The Trump administration is planning for the future of the space program by throwing it back to the ’90s. Vice President Mike Pence said this week that President Trump will, “in very short order,” bring back a high-level advisory council on space activities that has been dead for nearly 25 years. The remarks were the first public confirmation by the White House that the administration wants to resurrect the National Space Council, an idea first floated by Trump’s policy advisers a month before he was elected. Pence teased the council at the end of a signing ceremony Tuesday in the Oval Office for the first NASA authorization bill in seven years, a piece of mostly symbolic legislation that lays out the space agency’s long-term directives, like going to Mars.
The northern and southern lights are probably the eeriest cosmic views available to us here on Earth, and 150 people on a flight from New Zealand learned that first-hand this week. The Air New Zealand charter flight took off on March 23 to give passengers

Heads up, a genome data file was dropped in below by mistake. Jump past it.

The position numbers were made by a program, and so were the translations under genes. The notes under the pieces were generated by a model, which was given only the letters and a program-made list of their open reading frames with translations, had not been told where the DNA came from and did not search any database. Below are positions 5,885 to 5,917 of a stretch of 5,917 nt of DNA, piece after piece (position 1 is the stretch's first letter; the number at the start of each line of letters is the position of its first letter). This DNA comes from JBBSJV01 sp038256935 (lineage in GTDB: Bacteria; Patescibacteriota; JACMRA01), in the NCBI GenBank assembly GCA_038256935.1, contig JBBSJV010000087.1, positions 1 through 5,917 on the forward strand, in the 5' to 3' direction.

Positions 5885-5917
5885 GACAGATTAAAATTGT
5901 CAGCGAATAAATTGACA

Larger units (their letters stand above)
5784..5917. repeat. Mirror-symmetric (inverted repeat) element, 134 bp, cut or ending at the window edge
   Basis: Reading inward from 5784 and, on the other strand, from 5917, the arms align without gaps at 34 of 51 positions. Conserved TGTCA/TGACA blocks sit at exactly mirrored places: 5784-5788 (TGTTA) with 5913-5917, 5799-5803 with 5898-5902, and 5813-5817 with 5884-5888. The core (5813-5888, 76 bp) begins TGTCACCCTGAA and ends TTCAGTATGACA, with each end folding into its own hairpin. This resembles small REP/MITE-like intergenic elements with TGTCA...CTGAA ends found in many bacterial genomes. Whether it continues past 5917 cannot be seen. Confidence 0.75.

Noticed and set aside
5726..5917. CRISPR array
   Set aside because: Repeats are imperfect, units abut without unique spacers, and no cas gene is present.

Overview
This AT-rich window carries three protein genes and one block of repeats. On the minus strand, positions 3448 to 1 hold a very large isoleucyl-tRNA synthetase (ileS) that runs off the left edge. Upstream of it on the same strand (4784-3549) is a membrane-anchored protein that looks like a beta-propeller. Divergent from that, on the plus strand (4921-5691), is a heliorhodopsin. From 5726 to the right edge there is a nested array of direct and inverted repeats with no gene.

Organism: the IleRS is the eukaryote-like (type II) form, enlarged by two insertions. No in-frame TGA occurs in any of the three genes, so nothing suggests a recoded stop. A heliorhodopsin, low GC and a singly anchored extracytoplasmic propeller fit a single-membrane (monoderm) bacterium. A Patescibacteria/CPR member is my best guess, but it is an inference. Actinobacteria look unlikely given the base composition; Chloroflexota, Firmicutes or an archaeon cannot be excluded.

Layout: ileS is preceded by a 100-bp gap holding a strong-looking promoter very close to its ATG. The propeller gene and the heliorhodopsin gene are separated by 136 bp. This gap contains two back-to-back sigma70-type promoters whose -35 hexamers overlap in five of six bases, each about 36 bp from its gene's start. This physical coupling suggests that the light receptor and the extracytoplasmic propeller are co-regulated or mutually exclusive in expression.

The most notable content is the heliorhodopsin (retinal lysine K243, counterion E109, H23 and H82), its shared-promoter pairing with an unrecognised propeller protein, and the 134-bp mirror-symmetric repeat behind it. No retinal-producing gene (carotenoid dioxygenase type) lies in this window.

Researchers from the University of Cincinnati are spinning a tale of spider personality, with a focus on romance, and they say it can include “charisma,” of all things. Different types of wolf spiders woo their mates in distinct ways, with some sending out vibrations to their potential partners and others using visual cues like waving their legs at them, the university said in a statement. Read: Is a Bad Personality Genetic?
The staff of Fortune and a panel of experts recently assembled our annual list of the World's Greatest Leaders. Visionary, ideologue, risk-taker: None of these shorthand labels quite capture who Elon Musk is. Tesla , the automaker and sustainable-energy company that acquired SolarCity in 2016, is Musk's pathway to a carbon--emissions-free world.
In 2014, I spoke with Gavin Pretor-Pinney, the founder of The Cloud Appreciation Society, about his quixotic mission: to get recognition for a new category of cloud called the “undulatus asperatus.” For years, individuals from across the world had been sending him pictures of the unusual formations, trying to figure out what they were. Yesterday, on World Meteorological Day — 9 years after the classification was first submitted — the World Meteorological Organization finally recognized Pretor-Pinney’s clouds in the updated version of the International Cloud Atlas, though the name has been tweaked to “asperitas.” They’re the first new addition to the Atlas in over half a century. Varying levels of illumination and thickness of cloud can lead to dramatic visual effects.” Asperitas clouds tend to be low-lying, and are caused by weather fronts that create undulating waves in the atmosphere.